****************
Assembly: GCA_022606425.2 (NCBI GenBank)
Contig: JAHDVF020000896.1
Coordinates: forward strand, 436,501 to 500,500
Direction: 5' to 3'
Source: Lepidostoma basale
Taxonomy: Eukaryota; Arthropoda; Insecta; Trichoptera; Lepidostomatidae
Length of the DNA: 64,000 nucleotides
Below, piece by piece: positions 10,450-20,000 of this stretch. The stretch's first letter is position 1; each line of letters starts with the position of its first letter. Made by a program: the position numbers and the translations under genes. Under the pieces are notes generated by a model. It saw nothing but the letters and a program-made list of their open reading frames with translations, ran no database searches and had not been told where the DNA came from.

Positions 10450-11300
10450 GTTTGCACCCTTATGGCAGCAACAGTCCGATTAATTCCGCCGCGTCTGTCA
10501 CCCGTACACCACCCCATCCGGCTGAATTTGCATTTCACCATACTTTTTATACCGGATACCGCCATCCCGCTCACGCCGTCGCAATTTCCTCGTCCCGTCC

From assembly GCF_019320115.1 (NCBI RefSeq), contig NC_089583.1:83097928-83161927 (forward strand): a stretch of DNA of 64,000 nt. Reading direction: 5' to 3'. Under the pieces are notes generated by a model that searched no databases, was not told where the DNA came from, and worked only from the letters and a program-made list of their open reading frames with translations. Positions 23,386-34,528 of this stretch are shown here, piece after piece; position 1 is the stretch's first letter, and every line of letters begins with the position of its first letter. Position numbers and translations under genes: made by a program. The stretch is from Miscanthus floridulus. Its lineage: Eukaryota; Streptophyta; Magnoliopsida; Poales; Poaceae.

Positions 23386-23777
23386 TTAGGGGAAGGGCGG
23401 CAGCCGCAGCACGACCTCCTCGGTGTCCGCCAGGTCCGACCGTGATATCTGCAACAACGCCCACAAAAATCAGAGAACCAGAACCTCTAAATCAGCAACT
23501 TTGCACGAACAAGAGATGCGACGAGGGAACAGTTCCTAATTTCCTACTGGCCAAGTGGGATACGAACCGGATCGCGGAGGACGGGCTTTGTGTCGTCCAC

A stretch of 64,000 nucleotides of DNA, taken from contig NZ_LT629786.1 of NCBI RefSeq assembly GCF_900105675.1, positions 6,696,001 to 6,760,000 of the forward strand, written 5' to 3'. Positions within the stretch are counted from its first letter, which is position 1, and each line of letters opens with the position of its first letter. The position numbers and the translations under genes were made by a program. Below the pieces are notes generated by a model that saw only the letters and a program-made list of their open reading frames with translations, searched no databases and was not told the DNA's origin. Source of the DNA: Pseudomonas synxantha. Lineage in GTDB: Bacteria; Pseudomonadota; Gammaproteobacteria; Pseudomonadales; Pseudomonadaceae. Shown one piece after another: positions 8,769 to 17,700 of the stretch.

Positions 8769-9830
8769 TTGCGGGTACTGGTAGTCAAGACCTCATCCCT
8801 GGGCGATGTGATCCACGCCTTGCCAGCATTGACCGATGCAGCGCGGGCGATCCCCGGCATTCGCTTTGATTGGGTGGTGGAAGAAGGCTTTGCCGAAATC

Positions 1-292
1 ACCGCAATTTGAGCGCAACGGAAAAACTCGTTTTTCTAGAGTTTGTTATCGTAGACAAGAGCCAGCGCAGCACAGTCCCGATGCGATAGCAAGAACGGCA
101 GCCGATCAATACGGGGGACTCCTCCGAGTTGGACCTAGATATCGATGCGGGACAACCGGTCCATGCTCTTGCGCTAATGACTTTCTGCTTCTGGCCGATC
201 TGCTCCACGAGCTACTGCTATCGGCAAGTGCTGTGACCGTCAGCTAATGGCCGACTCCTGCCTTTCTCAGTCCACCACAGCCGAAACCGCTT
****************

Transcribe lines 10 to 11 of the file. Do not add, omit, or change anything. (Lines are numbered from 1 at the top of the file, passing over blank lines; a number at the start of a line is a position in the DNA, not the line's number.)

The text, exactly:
10450 GTTTGCACCCTTATGGCAGCAACAGTCCGATTAATTCCGCCGCGTCTGTCA
10501 CCCGTACACCACCCCATCCGGCTGAATTTGCATTTCACCATACTTTTTATACCGGATACCGCCATCCCGCTCACGCCGTCGCAATTTCCTCGTCCCGTCC